Saturday, under a sharp, blue sky with a few puffs of cloud for contrast, Emma pitched her first softball game. Ann and I watched nervously in a cloud of blackflies. I got my first bite of the year—right there on my left wrist. Yep, it's definitely spring.
After lunch I headed down to the Schoodic Peninsula for two hikes. I hadn't been to that part of Acadia National Park in at least fifteen years. Recently, the park expanded its holding on the peninsula, opening a new campground a building lots of new trails. There's even a network of bike trails modelled on MDI's carriage roads.
The morning's blue sky had given way to a rolling sea of gray. Unbroken clouds spanned the sky. Along the coast, fog had drifted over the granite shore and wormed up the sprucey slopes. I parked at Blueberry Hill. A few eiders bobbed in East Pond between the shore and Little Moose Island. Farther out gulls slid by on the breeze, their white bellies shining like the full moon.
I followed Alder Trail inland. Where the trail ended at a gravel service road, stream descended through a series of terraced beaver dams to a quiet pond. On the far side of the pool, a long arcing dam held the water back.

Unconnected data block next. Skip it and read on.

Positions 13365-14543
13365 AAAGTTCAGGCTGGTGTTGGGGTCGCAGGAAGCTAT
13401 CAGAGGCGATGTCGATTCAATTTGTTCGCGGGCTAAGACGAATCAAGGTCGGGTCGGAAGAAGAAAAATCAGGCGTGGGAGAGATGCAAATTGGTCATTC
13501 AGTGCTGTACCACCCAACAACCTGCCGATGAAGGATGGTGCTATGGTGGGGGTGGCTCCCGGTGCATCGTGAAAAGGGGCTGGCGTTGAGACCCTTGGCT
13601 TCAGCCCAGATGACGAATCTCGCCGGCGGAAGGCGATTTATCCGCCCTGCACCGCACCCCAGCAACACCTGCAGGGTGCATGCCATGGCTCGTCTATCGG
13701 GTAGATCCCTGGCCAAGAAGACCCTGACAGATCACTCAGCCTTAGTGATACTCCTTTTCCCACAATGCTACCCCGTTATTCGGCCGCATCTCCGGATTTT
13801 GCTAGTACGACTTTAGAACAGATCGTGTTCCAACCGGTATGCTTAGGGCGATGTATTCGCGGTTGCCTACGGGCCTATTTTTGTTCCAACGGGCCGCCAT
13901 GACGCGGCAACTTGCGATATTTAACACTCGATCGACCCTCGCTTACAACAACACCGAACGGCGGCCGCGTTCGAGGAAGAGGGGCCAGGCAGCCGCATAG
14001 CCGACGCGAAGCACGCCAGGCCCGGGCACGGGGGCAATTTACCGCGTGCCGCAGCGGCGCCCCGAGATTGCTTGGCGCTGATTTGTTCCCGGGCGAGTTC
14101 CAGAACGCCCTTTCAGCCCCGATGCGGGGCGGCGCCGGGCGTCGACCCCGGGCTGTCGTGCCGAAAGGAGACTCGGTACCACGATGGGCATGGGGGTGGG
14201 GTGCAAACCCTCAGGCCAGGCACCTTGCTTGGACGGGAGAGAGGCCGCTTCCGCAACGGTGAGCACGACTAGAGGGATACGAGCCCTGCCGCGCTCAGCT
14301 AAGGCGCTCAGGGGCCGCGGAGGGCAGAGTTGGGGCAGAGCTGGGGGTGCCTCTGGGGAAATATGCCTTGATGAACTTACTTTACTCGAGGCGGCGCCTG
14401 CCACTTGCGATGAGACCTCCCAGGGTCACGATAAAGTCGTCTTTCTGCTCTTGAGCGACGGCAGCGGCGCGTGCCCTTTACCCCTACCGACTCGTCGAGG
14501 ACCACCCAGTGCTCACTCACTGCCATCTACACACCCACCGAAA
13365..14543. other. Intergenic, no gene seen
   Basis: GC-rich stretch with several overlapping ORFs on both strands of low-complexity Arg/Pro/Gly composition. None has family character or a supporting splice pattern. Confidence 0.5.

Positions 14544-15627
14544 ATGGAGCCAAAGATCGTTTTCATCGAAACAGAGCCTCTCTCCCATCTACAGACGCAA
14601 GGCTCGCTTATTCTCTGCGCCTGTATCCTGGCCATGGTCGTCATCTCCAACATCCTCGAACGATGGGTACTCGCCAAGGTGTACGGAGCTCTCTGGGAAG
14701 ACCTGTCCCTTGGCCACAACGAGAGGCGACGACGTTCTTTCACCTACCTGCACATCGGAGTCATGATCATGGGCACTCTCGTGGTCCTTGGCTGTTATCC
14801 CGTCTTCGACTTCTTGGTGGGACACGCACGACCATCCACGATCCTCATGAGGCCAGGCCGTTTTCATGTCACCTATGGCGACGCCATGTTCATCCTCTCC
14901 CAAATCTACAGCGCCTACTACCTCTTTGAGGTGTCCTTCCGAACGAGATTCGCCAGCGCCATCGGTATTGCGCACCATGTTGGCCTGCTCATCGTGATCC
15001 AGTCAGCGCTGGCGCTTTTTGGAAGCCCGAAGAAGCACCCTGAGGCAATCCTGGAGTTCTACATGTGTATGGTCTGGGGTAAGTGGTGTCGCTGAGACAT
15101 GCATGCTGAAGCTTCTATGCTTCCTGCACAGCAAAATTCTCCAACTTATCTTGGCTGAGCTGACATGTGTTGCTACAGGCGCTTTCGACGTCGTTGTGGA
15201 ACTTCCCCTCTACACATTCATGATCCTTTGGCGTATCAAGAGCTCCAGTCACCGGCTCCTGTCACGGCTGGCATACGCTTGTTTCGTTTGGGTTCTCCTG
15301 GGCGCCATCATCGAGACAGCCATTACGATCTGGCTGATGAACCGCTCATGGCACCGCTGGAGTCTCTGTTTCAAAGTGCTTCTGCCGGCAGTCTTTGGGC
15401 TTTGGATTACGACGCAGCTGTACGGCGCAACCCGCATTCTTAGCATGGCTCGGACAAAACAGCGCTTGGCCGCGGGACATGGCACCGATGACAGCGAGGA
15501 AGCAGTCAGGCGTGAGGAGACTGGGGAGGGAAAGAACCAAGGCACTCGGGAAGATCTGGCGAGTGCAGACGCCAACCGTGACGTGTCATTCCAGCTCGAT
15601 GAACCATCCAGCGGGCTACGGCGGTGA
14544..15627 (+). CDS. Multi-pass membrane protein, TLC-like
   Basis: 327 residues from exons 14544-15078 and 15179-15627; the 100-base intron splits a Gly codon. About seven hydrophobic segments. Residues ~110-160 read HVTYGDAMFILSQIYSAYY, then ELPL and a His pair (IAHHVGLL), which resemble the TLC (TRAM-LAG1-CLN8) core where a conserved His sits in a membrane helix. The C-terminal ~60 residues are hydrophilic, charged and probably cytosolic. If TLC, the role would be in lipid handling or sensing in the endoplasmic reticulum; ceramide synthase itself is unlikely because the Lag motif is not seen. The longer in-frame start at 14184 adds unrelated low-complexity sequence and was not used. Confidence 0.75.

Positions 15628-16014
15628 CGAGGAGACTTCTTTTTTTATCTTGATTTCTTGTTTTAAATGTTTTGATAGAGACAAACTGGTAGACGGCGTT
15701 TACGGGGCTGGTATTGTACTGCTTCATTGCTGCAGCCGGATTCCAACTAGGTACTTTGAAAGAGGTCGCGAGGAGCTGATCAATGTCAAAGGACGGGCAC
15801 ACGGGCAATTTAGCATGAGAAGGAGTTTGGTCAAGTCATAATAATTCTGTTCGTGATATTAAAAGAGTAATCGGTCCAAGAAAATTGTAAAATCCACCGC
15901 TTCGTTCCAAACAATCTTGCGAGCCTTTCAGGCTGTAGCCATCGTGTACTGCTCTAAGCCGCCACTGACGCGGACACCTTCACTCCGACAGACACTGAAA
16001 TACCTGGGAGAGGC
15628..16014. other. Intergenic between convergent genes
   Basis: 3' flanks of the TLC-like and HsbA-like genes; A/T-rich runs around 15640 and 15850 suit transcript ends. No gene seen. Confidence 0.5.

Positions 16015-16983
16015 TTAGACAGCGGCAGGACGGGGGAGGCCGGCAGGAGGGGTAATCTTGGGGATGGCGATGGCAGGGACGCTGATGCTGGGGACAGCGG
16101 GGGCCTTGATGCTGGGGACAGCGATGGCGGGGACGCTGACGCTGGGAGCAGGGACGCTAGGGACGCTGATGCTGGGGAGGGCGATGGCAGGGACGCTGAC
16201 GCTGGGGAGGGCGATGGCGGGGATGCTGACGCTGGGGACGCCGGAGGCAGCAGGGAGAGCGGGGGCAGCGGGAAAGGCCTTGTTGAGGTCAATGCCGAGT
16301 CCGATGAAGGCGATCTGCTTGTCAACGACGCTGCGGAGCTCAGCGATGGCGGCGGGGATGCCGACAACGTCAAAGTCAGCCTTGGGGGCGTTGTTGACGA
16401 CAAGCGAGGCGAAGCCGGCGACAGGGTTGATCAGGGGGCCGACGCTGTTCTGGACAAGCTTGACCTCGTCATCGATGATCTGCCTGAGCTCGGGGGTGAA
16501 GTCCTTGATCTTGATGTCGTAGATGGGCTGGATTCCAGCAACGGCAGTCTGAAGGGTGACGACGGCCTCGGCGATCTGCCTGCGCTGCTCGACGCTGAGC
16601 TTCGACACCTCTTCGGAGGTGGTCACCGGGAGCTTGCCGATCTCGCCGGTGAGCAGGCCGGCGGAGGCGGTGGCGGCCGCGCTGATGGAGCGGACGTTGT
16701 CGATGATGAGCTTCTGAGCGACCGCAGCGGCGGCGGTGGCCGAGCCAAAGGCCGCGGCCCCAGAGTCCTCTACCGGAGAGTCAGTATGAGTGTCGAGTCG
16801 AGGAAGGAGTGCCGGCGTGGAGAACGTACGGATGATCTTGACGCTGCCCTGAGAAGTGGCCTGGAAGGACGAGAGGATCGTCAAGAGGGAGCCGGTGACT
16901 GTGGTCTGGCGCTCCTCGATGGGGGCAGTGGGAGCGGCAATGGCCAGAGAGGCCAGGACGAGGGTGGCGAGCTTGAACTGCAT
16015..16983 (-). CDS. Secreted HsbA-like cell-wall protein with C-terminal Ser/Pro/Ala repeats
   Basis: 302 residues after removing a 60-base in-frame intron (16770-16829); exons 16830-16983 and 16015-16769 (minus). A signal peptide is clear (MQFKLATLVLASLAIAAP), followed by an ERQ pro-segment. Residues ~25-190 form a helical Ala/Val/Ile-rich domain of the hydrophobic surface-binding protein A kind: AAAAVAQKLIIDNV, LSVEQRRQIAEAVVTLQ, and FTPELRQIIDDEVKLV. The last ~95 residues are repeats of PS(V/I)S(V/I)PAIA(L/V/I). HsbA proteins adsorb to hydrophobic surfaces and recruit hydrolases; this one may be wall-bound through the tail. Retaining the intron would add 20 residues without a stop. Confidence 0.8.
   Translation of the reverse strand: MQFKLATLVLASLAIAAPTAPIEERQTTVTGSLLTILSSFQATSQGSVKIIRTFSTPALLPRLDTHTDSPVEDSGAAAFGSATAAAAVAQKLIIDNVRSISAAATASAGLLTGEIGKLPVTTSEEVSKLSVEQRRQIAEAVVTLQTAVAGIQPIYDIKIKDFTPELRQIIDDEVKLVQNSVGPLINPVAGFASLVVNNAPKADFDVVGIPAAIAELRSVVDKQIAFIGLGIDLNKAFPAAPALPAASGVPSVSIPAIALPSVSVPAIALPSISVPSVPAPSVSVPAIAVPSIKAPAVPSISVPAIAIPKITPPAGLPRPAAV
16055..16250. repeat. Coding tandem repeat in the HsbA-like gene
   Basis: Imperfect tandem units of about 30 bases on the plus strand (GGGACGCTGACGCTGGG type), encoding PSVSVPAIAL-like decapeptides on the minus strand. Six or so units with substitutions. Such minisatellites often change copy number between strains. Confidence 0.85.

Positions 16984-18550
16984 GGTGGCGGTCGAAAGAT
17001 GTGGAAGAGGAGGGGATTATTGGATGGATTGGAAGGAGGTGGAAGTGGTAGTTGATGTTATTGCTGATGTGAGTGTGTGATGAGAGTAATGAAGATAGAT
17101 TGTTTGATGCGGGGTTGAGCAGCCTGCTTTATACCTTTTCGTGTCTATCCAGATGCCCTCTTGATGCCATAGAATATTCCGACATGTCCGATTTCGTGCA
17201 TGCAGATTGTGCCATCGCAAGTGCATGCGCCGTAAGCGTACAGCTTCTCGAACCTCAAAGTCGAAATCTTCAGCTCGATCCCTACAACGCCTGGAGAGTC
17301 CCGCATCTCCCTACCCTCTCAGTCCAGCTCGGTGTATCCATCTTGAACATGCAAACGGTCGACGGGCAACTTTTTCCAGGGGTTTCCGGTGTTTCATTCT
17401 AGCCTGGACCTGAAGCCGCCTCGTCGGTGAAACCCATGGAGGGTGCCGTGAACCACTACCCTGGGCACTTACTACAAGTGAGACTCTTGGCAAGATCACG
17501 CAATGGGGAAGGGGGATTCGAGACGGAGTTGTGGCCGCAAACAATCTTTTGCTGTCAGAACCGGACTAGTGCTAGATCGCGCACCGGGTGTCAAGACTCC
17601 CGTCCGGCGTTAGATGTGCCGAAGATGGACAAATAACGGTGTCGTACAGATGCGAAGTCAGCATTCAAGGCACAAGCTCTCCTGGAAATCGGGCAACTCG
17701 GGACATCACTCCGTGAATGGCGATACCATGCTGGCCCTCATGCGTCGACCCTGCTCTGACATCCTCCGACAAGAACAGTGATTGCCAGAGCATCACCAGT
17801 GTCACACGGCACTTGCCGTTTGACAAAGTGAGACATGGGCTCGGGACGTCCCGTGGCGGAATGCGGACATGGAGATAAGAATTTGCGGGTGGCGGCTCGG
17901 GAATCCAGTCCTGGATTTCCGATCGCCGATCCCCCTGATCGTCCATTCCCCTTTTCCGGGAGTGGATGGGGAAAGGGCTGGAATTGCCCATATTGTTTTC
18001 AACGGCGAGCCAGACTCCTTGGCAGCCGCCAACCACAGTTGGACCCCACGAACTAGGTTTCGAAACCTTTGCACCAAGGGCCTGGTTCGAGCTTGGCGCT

The Schoodic Head Trail climbed away from the road, following a small stream up into a narrowing canyon. High granite walls towered overhead. The trail climbed the chimney at the head of the canyon beyond where the stream emerged from a jumble of mossy boulders. Up a series of stairs, between narrowing walls into the bright diffuse fog.
Normally, the view from atop Schoodic Head is expansive. I had to settle for the jagged line of black spruce and the thrum of distant waves pounding the granite shore. Mist so fine that the tiny drops looked and felt like snowflakes enveloped me.
I returned back to Blueberry Hill on the Anvil Trail. The trail descended steeply to a fin of rock jutting fifty feet from the dank forest. The trail switchbacked down next to it, then away toward the Anvil—a granite knob with fine views of the surrounding hills and shoreline. The Anvil's granite was split by deep, dark fissures and covered with moss and lichen. Twisted trees clung to its irregular surfaces.
I couldn't believe I'd lived in Maine twenty years and never hiked this before. Don't wait as long as I did. The 2.8 mile hike has some steep, rocky sections, but is more than worth the work. The trails were less manicured, more wild, than those in most of Acadia National Park.